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My cheap 'atomic' clock lost it's radio signal icon

Posted by albert_135 (My Page) on
Sun, Dec 30, 07 at 12:17

My cheap Wal★Mart "atomic" clock had an icon showing it was picking up a radio signal and now that icon is missing, the other functions of the clock, time, date, temperature etc. seem to be working.

Do we, here in Northwest Nevada lose the signal in winter? Or is the battery about to go or some such?


Follow-Up Postings:

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RE: My cheap 'atomic' clock lost it's radio signal icon

Try moving it to near a window or an outside wall (non aliminum sided).

It may take a few hours, or overnight to lock onto the signal.


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RE: My cheap 'atomic' clock lost it's radio signal icon

It worked. I moved the clock four feet to an outside wall and the icon came back in abut 18-24 hours.

Now -- why -- why would it hang there on an inside wall for 11 months with an icon, then lose it's icon for several weeks, and the icon returns when the clock is moved four feet?


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RE: My cheap 'atomic' clock lost it's radio signal icon

"Or is the battery about to go or some such?"

or the battery is a little low after 11 MONTHS :)


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RE: My cheap 'atomic' clock lost it's radio signal icon

Maybe it is the inside/outside wall thing. It lasted for another three months on an inside wall with no "radio" icon but the other features working. I moved it four feet to the outside wall Friday, got the icon back and last night it incremented to Daylight Savings Time.

Curious how four feet can make a difference.


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RE: My cheap 'atomic' clock lost it's radio signal icon

4 feet can make a 'no-bar' to 'three-bar' difference on my cell phone around metal structures and rock formations.


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RE: My cheap 'atomic' clock lost it's radio signal icon

I just talked to a friend who has a wrist watch that has to left in a window for several hours before it will pick up the signal and switch to daylight silly time.

My clock has a temperature display connected wirelessly to a remote outside thermometer. That works all the time. Some wireless signals do get through several walls.


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RE: My cheap 'atomic' clock lost it's radio signal icon

Back about the 7th of March I moved the clock to a window and the radio signal icon returned and the clock reset itself and I moved it back to the wall and the radio signal icon disappeared.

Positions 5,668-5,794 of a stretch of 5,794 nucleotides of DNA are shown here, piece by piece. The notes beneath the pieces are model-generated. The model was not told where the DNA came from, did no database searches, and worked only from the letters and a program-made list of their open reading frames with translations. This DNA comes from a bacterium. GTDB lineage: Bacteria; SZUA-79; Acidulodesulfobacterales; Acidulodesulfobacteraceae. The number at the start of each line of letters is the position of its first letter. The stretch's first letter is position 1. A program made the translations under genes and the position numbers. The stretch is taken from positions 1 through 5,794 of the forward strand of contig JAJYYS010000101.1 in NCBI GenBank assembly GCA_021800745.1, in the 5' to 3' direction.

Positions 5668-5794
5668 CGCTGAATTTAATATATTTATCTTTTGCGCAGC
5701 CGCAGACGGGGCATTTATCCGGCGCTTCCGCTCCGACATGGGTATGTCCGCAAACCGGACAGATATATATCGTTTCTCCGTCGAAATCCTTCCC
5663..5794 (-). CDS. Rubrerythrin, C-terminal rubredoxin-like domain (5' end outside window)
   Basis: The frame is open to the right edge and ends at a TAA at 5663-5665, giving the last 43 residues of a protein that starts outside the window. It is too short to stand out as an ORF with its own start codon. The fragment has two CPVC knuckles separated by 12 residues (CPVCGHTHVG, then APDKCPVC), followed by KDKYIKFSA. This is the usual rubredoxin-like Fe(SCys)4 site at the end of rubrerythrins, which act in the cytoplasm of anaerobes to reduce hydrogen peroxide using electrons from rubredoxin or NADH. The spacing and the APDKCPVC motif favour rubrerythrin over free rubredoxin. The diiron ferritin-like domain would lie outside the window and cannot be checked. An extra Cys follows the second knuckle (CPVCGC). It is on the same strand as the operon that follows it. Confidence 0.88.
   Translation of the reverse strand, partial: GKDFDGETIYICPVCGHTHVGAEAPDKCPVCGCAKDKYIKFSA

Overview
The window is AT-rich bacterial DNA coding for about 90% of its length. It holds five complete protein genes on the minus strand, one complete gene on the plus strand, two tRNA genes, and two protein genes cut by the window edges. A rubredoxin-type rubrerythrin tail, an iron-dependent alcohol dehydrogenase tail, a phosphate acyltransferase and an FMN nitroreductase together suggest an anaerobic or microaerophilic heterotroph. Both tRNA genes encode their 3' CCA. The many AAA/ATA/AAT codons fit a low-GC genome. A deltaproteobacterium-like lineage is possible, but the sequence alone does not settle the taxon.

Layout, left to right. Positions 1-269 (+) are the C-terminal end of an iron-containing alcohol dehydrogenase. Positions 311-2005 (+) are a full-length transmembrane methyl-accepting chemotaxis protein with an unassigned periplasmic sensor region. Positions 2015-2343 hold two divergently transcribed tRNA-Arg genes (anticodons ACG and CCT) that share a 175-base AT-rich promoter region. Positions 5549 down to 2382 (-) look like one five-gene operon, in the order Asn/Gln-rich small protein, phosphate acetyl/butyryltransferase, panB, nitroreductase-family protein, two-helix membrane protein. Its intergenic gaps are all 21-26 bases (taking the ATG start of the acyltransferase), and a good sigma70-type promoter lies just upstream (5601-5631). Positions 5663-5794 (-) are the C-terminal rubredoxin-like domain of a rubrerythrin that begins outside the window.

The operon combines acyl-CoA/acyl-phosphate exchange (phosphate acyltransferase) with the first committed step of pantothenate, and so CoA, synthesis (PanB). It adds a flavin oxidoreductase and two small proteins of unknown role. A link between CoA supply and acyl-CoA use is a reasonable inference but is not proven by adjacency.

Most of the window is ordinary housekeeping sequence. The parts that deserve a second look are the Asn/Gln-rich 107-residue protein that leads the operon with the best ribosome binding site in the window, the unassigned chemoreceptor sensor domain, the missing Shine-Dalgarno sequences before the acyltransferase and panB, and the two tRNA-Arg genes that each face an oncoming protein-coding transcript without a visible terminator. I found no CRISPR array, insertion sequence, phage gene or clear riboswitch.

Sometime last week the radio signal icon reappeared.

I wonder, could atmospheric conditions have anything to do with this?


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RE: My cheap 'atomic' clock lost it's radio signal icon

Well, the original batteries and without moving it around or anything, it worked last night.

Curious and, perhaps, interesting.


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RE: My cheap 'atomic' clock lost it's radio signal icon

FWI, update: the inside batteries last about three years and failure is visible, the display fades.

The outside batteries last only about one winter and fail suddenly - the transmission stops abruptly.

The radio icon disappears for several hours to several days from time to time.


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RE: My cheap 'atomic' clock lost it's radio signal icon

Atmospherics, batteries or perhaps new construction nearby has affected the signal?

Radio is a funny animal. Perhaps a neighbour has parked (or moved) an RV - someone had a chainlink (quite a good aerial) fence which they replaced with wood?

All of this has a bearing on it.

I'm in British Columbia and have wondered for some time if we can receive these signals because I like my clocks to be accurate...or if we have our own repeaters here.


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RE: My cheap 'atomic' clock lost it's radio signal icon

The time transmissions are at a very very long wavelength - 60 khz (compare to 540 - 1750 khz AM broadcast band.) At such a low frequency, the signals are easily interfered with. Noisy light dimmers, electric motors with bad brushes, cheap fluorescent lights, metal siding on your house, metal mesh in stucco, radiant barrier in your roof, and so on, all take their toll.

So most of these clocks listen for the signal in the middle of the night - when electrical interference is at a minimum. It is also the best time of day for low frequency radio propagation from Colorado - where the transmitter is located. Some will try once, at, say, 1:00 AM. Others may try several times per night in order to get success.

This is why the instructions say to place the clock near a window (no metal) and wait overnight (lower electrical noise, plus that is when they are designed to listen for the signal.)

It is usually not a problem if it misses a few nights. Cheap quartz clocks usually have an accuracy of about 10-15 seconds per month, so the time doesn't drift very quickly. It is kind of a pain when the DST switch happens, and it takes a couple of days for the clock to notice.

Also, if it has been a couple of years since the battery was changed, a fresh battery might be a good thing to try.


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RE: My cheap 'atomic' clock lost it's radio signal icon

Good suggestions. I also suspect the removal and reinsertion of batteries will force the clock to seek the signal.


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